Title:
METHOD FOR REMOVING OILFIELD MINERAL SCALE FROM PIPES AND TUBING
Kind Code:
A1


Abstract:
A method for removing mineral scale from tubing is disclosed. The method may include the steps of making a first longitudinal cut along a length of the tubing, making a second longitudinal cut along a length of tubing, and removing a plurality of sections of tubing, wherein the sections of tubing are defined by the first and second longitudinal cuts.



Inventors:
Keatch, Richard W. (Aberdeenshire, GB)
Ray, Simon K. (Edinburgh, GB)
Application Number:
11/828163
Publication Date:
01/31/2008
Filing Date:
07/25/2007
Assignee:
M-I LLC (Houston, TX, US)
Primary Class:
International Classes:
E21B37/00
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Primary Examiner:
TAOUSAKIS, ALEXANDER P
Attorney, Agent or Firm:
OSHA LIANG/MI (HOUSTON, TX, US)
Claims:
What is claimed is:

1. A method for removing mineral scale from tubing, the method comprising: making a first longitudinal cut along a length of the tubing; making a second longitudinal cut along a length of tubing; and removing a plurality of sections of tubing, wherein the sections of tubing are defined by the first and second longitudinal cuts.

2. The method of claim 1, wherein the first and second longitudinal cuts are substantially perpendicular to an outer surface of the tubing.

3. The method of claim 2, wherein the first and second longitudinal cuts are at a depth substantially equal to a thickness of the tubing.

4. The method of claim 1, wherein the first and second longitudinal cuts are tangential to an inside diameter of the tubing.

5. The method of claim 4, wherein the first longitudinal cut is parallel to the second longitudinal cut.

6. The method of claim 4, wherein first longitudinal cut is perpendicular to the second longitudinal cut.

7. The method of claim 1, wherein the making a first longitudinal cut and making a second longitudinal cut is one selected from the group consisting of plasma cutting, laser cutting, ultra high pressure water cutting, and oxy-acetylene cutting.

8. A method for removing mineral scale from tubing, the method comprising: making a first longitudinal cut tangential to an inside diameter of the tubing; making a second longitudinal cut tangential to the inside diameter of the tubing; and removing a plurality of sections of tubing, wherein the sections of tubing are defined by the first and second longitudinal cuts.

9. The method of claim 8, wherein the first longitudinal cut is parallel to the second longitudinal cut.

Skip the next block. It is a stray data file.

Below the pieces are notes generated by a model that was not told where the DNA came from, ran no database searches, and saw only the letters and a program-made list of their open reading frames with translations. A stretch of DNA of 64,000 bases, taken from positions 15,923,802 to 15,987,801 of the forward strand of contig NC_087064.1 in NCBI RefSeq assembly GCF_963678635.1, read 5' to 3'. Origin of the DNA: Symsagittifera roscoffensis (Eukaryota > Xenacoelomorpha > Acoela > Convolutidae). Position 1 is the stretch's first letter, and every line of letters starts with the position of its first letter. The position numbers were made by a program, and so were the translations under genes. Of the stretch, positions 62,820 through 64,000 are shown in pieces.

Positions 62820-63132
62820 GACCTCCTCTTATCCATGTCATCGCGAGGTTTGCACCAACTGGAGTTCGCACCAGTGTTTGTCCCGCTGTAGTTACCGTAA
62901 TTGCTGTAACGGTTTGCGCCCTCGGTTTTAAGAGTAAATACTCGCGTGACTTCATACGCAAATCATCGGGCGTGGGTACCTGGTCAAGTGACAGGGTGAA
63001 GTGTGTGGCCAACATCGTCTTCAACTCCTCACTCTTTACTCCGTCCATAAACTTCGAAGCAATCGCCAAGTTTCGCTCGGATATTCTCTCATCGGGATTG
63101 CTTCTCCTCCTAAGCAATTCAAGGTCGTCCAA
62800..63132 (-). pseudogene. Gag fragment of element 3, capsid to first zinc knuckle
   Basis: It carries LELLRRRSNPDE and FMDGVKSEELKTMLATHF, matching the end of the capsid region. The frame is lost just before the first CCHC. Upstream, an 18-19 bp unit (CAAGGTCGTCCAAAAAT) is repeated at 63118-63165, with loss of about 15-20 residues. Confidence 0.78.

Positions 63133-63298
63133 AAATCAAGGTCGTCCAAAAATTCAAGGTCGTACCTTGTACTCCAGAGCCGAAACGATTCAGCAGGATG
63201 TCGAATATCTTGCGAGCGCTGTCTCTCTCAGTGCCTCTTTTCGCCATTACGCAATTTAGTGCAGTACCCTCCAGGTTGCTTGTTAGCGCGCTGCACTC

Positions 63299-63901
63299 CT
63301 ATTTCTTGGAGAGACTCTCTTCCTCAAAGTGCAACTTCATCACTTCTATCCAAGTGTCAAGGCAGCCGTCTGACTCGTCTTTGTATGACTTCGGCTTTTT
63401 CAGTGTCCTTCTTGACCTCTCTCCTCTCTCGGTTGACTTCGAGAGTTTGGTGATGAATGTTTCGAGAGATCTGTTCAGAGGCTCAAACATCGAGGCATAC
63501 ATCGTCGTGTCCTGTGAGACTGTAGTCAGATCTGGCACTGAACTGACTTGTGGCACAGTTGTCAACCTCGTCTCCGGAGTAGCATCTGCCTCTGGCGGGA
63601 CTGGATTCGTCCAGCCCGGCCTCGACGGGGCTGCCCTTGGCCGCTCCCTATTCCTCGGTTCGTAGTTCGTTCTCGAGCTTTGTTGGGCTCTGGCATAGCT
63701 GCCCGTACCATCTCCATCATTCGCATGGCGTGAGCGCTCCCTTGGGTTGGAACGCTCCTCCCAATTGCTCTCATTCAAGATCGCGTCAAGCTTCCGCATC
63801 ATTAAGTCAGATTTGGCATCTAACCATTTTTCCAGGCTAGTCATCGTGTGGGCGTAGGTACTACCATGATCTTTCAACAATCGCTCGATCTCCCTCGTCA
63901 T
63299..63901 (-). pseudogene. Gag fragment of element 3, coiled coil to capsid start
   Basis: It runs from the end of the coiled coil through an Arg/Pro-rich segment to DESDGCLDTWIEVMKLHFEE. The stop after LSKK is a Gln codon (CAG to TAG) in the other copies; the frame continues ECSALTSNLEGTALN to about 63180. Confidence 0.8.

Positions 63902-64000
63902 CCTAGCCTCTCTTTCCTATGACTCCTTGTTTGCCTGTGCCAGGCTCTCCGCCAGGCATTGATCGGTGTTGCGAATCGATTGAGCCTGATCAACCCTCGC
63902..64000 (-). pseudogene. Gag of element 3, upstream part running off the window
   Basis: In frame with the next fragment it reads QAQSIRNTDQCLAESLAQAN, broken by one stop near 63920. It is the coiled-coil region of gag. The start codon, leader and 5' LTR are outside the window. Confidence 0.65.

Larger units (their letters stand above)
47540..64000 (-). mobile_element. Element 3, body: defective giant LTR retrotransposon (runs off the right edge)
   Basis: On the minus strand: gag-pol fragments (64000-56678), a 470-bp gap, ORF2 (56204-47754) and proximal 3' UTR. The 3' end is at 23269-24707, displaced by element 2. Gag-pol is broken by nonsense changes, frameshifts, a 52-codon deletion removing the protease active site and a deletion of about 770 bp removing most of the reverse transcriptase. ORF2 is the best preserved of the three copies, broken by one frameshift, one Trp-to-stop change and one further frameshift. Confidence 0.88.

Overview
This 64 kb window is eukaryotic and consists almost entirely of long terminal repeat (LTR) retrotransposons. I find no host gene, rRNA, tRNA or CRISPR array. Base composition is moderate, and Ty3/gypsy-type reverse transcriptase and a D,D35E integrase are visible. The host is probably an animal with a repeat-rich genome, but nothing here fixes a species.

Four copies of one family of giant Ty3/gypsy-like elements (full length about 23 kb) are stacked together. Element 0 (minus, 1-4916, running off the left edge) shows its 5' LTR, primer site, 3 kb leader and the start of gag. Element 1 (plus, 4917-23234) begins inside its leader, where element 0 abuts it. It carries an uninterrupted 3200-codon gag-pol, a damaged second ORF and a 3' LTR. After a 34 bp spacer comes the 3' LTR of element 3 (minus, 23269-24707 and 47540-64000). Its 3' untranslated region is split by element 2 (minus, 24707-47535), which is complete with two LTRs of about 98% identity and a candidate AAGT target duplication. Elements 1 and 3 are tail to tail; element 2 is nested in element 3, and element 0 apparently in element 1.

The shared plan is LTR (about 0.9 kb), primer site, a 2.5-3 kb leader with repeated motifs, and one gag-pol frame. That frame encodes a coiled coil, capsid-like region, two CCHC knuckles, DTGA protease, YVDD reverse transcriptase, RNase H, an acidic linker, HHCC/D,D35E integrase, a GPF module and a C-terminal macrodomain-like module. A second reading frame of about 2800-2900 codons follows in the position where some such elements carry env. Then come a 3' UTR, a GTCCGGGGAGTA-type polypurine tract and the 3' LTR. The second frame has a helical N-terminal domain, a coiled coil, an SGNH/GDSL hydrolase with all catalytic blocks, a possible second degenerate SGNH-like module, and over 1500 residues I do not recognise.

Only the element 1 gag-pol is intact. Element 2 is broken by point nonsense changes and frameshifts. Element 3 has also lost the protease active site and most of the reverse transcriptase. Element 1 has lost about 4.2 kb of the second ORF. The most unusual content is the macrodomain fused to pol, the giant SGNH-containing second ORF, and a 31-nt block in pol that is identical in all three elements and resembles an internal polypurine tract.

10. The method of claim 8, wherein the first longitudinal cut is perpendicular to the second longitudinal cut.

11. The method of claim 8, wherein the making a first longitudinal cut and making a second longitudinal cut is one selected from the group consisting of milling, plasma cutting, laser cutting, ultra high pressure water cutting, and oxy-acetylene cutting.

12. The method of claim 8, further comprising removing residual mineral scale from a surface of at least one of the plurality of sections of tubing.

13. The method of claim 12, wherein the removing residual mineral scales is one selected from the group consisting of milling, high pressure water jetting, sand blasting, cryogenic immersion, chemical chelants, and chemical solvents.

14. A method for removing mineral scale from tubing, the method comprising: making at least one cut longitudinally along the tubing; and separating cut tubing from the mineral scale.

15. The method of claim 14, wherein the making at least one cut comprises making two substantially parallel cuts substantially tangential to an inside diameter of the tubing.

16. The method of claim 14, wherein the making at least one cut comprises making two substantially perpendicular cuts substantially tangential to an inside diameter of the tubing.

17. The method of claim 14, wherein the making at least one cut is one selected from the group consisting of milling, plasma cutting, laser cutting, ultra high pressure water cutting, and oxy-acetylene cutting.

18. The method of claim 14, further comprising removing residual mineral scale from a surface of at least one of the plurality of sections of tubing.

19. The method of claim 18, wherein the removing residual mineral scales is one selected from the group consisting of milling, high pressure water jetting, sand blasting, cryogenic immersion, chemical chelants, and chemical solvents.

Description:

CROSS-REFERENCE TO RELATED APPLICATIONS

This application, pursuant to 35 U.S.C. § 119(e), claims priority to U.S. Provisional Application Ser. No. 60/820,861, filed Jul. 31, 2006. That application is incorporated by reference in its entirety.

BACKGROUND OF INVENTION

1. Field of the Invention

The invention relates generally to pipes and tubing used in the oilfield. Specifically, the invention relates to an improved method for removing mineral scale from pipes and tubing.

2. Background Art

Hydrocarbons (e.g., oil, natural gas, etc.) are obtained from a subterranean geologic formation (i.e., a “reservoir”) by drilling a wellbore that penetrates the hydrocarbon-bearing formation. In order for the hydrocarbons to be produced, that is, travel from the formation to the wellbore, and ultimately to the surface, at rates of flow sufficient to justify their recovery, a sufficiently unimpeded flowpath from the subterranean formation to the wellbore, and then to the surface, must exist or be provided.